Introduction to Psychology week 15 Notes
Introduction to Psychology week 15 Notes Psych 111
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This 6 page Class Notes was uploaded by AHegerman on Monday May 2, 2016. The Class Notes belongs to Psych 111 at University of North Dakota taught by Dr. Virginia Clinton in Spring 2016. Since its upload, it has received 4 views.
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Date Created: 05/02/16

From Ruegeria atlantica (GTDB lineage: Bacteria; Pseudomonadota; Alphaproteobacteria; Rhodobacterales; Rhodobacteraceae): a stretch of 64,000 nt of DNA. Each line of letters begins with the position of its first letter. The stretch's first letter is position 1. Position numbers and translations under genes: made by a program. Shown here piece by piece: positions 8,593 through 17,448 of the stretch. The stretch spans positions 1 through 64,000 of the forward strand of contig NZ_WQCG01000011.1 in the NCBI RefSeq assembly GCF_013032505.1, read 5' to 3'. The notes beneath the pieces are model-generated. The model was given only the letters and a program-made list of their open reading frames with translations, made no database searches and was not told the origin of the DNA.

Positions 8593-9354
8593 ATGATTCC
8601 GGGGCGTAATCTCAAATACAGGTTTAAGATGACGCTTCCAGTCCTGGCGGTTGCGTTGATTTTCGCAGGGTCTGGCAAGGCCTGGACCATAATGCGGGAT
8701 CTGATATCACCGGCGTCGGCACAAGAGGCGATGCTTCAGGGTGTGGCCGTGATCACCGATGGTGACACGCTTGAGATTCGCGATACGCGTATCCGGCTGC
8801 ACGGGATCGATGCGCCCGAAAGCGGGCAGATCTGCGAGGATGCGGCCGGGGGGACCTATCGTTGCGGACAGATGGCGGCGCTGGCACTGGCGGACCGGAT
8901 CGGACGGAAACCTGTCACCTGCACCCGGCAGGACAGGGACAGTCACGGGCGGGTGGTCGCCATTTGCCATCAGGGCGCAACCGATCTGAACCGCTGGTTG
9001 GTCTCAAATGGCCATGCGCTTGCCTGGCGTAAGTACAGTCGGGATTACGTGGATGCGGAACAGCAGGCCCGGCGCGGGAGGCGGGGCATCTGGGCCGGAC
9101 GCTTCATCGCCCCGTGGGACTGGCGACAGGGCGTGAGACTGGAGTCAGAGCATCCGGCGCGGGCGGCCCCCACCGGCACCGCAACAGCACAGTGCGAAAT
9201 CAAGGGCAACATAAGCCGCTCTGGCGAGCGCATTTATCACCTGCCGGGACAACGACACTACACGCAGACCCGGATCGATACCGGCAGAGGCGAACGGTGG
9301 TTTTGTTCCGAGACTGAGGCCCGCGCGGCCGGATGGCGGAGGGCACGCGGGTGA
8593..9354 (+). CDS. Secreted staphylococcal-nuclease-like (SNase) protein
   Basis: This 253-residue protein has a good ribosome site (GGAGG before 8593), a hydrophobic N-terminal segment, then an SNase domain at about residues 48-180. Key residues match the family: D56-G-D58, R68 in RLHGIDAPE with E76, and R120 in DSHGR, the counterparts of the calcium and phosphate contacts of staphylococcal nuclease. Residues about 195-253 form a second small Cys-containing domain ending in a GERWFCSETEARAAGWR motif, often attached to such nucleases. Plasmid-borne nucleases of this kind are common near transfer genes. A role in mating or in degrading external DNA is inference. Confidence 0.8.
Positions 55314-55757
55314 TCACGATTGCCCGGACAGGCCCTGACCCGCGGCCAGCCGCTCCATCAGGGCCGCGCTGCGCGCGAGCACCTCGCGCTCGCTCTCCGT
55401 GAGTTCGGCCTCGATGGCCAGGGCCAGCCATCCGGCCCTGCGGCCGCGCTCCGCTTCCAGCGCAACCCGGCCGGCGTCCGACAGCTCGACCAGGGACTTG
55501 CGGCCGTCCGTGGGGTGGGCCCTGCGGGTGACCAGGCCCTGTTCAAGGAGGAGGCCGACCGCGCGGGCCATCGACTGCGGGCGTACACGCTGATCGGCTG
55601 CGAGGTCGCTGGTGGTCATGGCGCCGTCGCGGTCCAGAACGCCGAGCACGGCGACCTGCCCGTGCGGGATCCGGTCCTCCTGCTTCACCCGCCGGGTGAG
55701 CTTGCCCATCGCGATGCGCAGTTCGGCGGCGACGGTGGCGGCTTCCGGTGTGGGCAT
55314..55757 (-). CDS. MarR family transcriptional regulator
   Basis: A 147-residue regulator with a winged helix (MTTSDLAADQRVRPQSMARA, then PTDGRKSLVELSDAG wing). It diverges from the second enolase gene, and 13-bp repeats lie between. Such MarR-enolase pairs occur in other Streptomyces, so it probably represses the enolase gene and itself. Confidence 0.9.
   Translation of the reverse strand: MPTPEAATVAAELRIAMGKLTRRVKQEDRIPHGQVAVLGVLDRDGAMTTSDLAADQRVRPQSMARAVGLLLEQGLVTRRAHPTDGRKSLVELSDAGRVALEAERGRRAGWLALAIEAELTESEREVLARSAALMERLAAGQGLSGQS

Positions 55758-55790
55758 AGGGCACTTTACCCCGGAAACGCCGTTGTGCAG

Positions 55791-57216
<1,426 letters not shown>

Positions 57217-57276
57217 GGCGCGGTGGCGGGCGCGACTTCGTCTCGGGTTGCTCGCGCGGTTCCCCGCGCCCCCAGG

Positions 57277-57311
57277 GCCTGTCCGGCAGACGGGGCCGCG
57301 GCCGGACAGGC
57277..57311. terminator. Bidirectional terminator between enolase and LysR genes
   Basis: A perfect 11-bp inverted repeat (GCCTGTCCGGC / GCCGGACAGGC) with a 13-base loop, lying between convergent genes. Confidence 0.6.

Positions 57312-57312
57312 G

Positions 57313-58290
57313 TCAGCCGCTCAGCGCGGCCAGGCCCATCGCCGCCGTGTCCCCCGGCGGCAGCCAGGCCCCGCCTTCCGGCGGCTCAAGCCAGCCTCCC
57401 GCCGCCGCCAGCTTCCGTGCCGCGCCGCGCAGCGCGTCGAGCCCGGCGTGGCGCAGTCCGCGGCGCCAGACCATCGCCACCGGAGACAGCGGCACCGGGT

04/25 (lecture) 9-9:50 am Module 53: Dissociative, Personality, and Eating Disorders Dissociative Disorders - Dissociation: Separation of conscious awareness from thoughts, memory, bodily sensations, feelings, or even identity - May be a psychological escape - Dissociative Disorder: Dysfunction and distress caused by chronic and severe dissociation Dissociative Amnesia - Loss of memory with no known physical cause; inability to recall selected memories or any memories - Follows a psychological trauma - Retrieval cues may trigger memories - Plot device (TV shows, movies, etc.) - Very rare - Criminals tend to claim they have dissociative disorders (Organic) Amnesia vs Dissociative Amnesia - Both related to inability to recall important information - Organic amnesia follows medical condition/event (car crash, substance abuse) - Dissociative amnesia follows psychological trauma Dissociative Fugue - “Running away” state; wandering away from one’s life, memory, and identity, with no memory of these - Involves the loss of personal identity and memory, often involving a flight from a person’s usual place of residence Dissociative Identity Disorder (D.I.D.) - Development of separate personalities (Multiple Personality Disorder) - A presence within a person of two or more distinct personality states, each with its own pattern of perceiving, relating to, and thinking about the environment and self - Alternative personalities or “alters” - Very rare! Is D.I.D. Real? - “Sybil” is a famous example - Diagnoses increased as did media attention - Lack of clear definitions - Possibly iatrogenic (caused by treatment) - Identities might just be extreme roles of self Evidence That D.I.D. is Real - Different personalities have involved: - Different brain wave patterns - Different left-right handedness - Different visual acuity and eye muscle balance patterns - Patients with D.I.D. show different brain activity Eating Disorders - Anorexia Nervosa - Preoccupation with weight - Significantly underweight - May restrict eating or engage in binge eating/purging - Highest fatality rate of any other disorder - Two types of anorexia - Restrictive anorexia is not eating enough calories to maintain a healthy weight - Binge eating and purging (not only for people with bulimia) is when you eat a lot and then purge in an unhealthy way - Bulimia Nervosa - A disorder characterized by recurrent episodes of binge eating in combination with some form of compensatory behavior aimed at undoing the effects of the binge or preventing weight gain - Compensatory behaviors - Purging - Excessive exercise - Fasting - Laxatives - Normal Weight The String Test Assessment - Estimate the circumference of your waist and thigh, then actually measure the - circumference of both. Fiji: A Case Study in Cultural Influences on Eating Disorders - Curvacious figure is traditionally the ideal in Fiji - Prior to western influences, almost no eating disorders in Fiji - After the arrival of western influences 10% of the village had developed these eating disorders - Importance of BMI - Binging and compensatory behaviors with BMI under 18.5 → Anorexia - Binging and compensatory behaviors with BMI over 18.5 → Bulimia - Binge Eating Disorders (BED) - A disorder characterized by regular binge eating behaviors, but without the compensatory behaviors that are part of bulimia nervosa - Common in people who are overweight or obese Personality Disorder - Enduring patterns of social and other behavior than impair social functioning - Three Ps patterns of behavior - Persistent (over time) - Pervasive (over people and situations) - Pathological (clearly abnormal) - Antisocial Personality Disorder [APD] - Antisocial personality disorder refers to acting impulsively or fearlessly without regard for others needs and feelings - The diagnostic criteria: - Deceitfulness - Disregard for safety of self or others - Aggressiveness - Failure to conform to social norms - Lack of remorse - Impulsivity and failure to plan ahead - Irritability - Irresponsibility regarding jobs, family, and money - APD does not correlate to criminality 04/27 (lecture) 9-9:50 am Recap: - Dissociative Disorders - Dissociative Amnesia - Dissociative Fugue - Dissociative Identity Disorder - Eating Disorders - Anorexia Nervosa - Bulimia Nervosa - Binge Eating Disorder - Personality Disorder - Antisocial Personality Disorder Module 42: Social Thinking Attribution: Identifying Causes - Attribution: a conclusion about the cause of an observed behavior/event. Attribution Theory: We explain behavior with two types of attributions: - Situational Attribution (factorutside the persondoing the action, such as peer pressure), or - Dispositional Attribution (the person’s stable, endurrait, personality, ability, emotions) Fundamental Attribution Error - Tendency to blame disposition for others - Blame the situation for ourselves - Protective function Attitudes and Actions Attitude: Feelings, ideas, and beliefs that affect how we approach and react to other people, objects, and events. - Attitudes, by definition, affect our actions; - We shall see later that our actions can also influence our attitudes Two cognitive pathways to affect attitudes - Central route persuasion - Going directly through the rational mind, influencing attitudes with evidence and logic. - Peripheral route persuasion - Changing attitudes by going around the rational mind and appealing to fears, desires, and associations. Actions Affect Attitudes: If attitudes direct our actions, can it work the other way around? How can it happen that we can take an action which in turn shifts our attitude about that action? Through three social-cognitive mechanisms: - The foot in the door phenomenon - The effects of playing a role, and - Cognitive dissonance Small Compliance → Large Compliance A political campaigner asks if you would open the door just enough to pass a clipboard through. [ Or a foot] - You agree to this - Then you agree to sign a petition - Then you agree to make a small contribution, by check What happened here? The Foot-In-The-Door Phenomenon: the tendency to be more likely to agree to a large request after agreeing to a small one - Effect on Attitudes: people adjust their attitudes along with their actions Patricia Hearst - Heiress and Actress - Kidnapped by the Symbionese Liberation Army (SLA) - Physically abused - Ended up joining the SLA Role Playing Affects Attitudes: When we play a role, even if we know it is just pretending, we eventually tend to adopt the attitudes that go with the role, and become the role. - Actors say they “lose themselves” in their roles - Participants in the Stanford Prison Study ended up adopting the attitudes of whatever roles they were randomly assigned to; - “guards” had demeaning views of “prisoners” - “prisoners” had rebellious dislike of the “guards” Cognitive Dissonance Cognitive Dissonance: When our actions are not in harmony with our attitudes. Cognitive Dissonance Theory: The observation that we tend to resolve this dissonance by changing our attitudes to fit our actions. Origin of Cognitive Dissonance Theory Festinger’s Study (1957): Students were paid either large or small amounts to express enjoyment of a boring activity. - Getting paid more “I was paid to say I like it” - Getting paid less “Why would I say it was fun? Just for a dollar, weird. Maybe it wasn’t so bad now that I think about it.” 04/28 (lab) 9-9:50 am Social Psychology - Everyone’s influence on us, and the influence we have on everyone else. Ted talk by Phil Zimbardo (Stanford Prison Study) As we watched, we took notes on the video relating to the following vocabulary: - Social thinking: having group thoughts - What versus Who is the problem? - Dispositional; inside the person: who are the bad apples - Situational; - Persuasion to commit mass suicide - Good apples in a bad situation - Fundamental attribution error - When soldiers were attacking prisoners in Abu Ghraib Iraq Prison 2003; “don’t blame us, its the bad soldiers” - “Good cop Bad cop.” - “I wouldn’t electrocute a person” 90% of Americans do in the study - “Understanding is not excusing” - Foot in the door phenomenon - Good people can cross against the “permeable line” of good and evil - It starts with 15 volts - Heroism is the counteract to Evil - Role playing - Simulation of Sodomy, “my guards did it in 5 days” - Stripping the prisoners naked, and making them clean the toilet with their bare hands - “Prison guards” hold a role of power; wearing military gear - Cognitive dissonance: when our actions are not in harmony with our attitude - Dehumanization of others and self - “The Lucifer Effect”; Evis is the exercise of power - The same situation that can inflame the evil in some can inflame the hero in others - Heroes are ordinary people who do unordinary acts - “I did what anyone could have done, and I did what they ought to have done.” - “Think it and then do it”